Despite a surge in cases in 2022, concerted efforts in Pakistan have led to only one lineage of viruses surviving in southern Khyber Pakhtunkhwa.
The country's top priorities now are stopping the circulation of endemic polio in southern Khyber Pakhtunkhwa, implementing intensive cleaning campaigns in any districts that detect wild poliovirus type 1, and preventing transmission in high-risk districts.
Great strides In Afghanistan, increased access to children has been a game changer.
The program now has an opportunity to focus its efforts on stopping transmission in the eastern region and preventing a spillover from Khyber Pakhtunkhwa in Pakistan into southeastern Afghanistan and from the eastern region into Pakistan.
Current program focuses are reaching missing children, strengthening cross-border coordination, and building partnerships with the Essential Immunization Program and organizations that provide humanitarian services.
In his capacity as Chairman of the Regional Certification Commission, Dr. Yaqob Al Mazrou noted that although the Eastern Mediterranean Region is the last WHO Region with endemic poliovirus and faces recurrent humanitarian crises and challenges, it has made great strides towards the eradication of poliomyelitis.
While he noted that 20 of the 22 countries in the Region have met the program's standards for polio eradication certification, he urged Member States to continue to intensify surveillance due to the increased risk of poliovirus spread.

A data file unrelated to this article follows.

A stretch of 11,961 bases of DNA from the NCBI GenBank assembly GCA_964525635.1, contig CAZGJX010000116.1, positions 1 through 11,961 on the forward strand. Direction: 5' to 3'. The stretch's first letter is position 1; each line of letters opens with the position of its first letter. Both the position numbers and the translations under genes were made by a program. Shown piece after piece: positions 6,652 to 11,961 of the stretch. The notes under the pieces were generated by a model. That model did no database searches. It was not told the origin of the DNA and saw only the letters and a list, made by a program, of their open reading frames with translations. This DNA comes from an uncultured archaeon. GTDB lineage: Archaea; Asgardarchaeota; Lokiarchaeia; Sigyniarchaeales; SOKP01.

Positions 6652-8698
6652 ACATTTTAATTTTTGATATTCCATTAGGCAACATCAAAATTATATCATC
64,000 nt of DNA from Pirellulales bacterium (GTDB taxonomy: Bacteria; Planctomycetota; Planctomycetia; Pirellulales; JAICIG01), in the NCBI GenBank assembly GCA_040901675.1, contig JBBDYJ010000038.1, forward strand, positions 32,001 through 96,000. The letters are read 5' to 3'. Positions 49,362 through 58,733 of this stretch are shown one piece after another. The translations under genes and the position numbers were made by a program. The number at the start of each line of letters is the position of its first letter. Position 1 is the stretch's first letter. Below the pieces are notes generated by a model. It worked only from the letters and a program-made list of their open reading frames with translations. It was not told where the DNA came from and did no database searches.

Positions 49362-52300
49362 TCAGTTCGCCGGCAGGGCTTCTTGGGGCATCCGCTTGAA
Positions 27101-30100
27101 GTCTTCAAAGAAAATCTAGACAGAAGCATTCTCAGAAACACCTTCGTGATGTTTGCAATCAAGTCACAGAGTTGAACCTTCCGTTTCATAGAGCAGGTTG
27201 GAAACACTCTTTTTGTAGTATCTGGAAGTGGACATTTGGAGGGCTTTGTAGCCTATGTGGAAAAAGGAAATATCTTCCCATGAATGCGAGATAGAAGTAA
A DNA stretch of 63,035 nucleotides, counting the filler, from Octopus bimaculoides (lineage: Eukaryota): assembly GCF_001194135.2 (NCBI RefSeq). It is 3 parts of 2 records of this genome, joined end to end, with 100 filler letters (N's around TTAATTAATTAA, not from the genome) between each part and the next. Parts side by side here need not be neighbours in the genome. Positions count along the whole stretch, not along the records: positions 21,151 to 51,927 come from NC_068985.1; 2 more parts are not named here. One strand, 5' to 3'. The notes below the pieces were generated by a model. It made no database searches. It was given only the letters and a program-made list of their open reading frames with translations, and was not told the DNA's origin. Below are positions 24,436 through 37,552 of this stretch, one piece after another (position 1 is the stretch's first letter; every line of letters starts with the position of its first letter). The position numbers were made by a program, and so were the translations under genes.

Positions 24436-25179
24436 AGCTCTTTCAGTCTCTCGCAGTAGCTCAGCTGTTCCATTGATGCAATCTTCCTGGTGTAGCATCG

Dr. Al Mazrou also explained recent innovations in the Regional Certification Commission, including the pioneering Annual Electronic Certification Report system.
The repository, part of the legacy of the eradication program, will house certification reports and information on countries' experiences in polio eradication, enabling fast and detailed data analysis and saving time by facilitating faster responses.
HE Dr. Hanan Mohamed Al Kuwari, Minister of Public Health of Qatar and co-chair of the Regional Subcommittee for Polio Eradication and Outbreaks, explained that the epidemiological situation in the Region has evolved in recent months.
The circulation of low-level wild polioviruses that survived in bags has caused spikes in cases, and poliovirus variants that spread across borders have persisted in some countries.
With several countries in the Region facing complex and multilevel emergencies (natural disasters and conflicts along with health crises), vaccines are increasingly out of reach for many children.
The implications of this were highlighted by Dr. Hussain Abdul Rahman Al-Rand, on behalf of HE Dr. Abdul Mohammed Al Oweis, Co-Chair of the Regional Subcommittee on Polio Eradication and Outbreaks.
Dr. Chris Elias, Chairman of the Polio Oversight Board and Chairman of Global Development at the Bill & Melinda Gates Foundation, underscored that one of the common threads of the ongoing poliovirus outbreaks in the Region is limited access to all the children.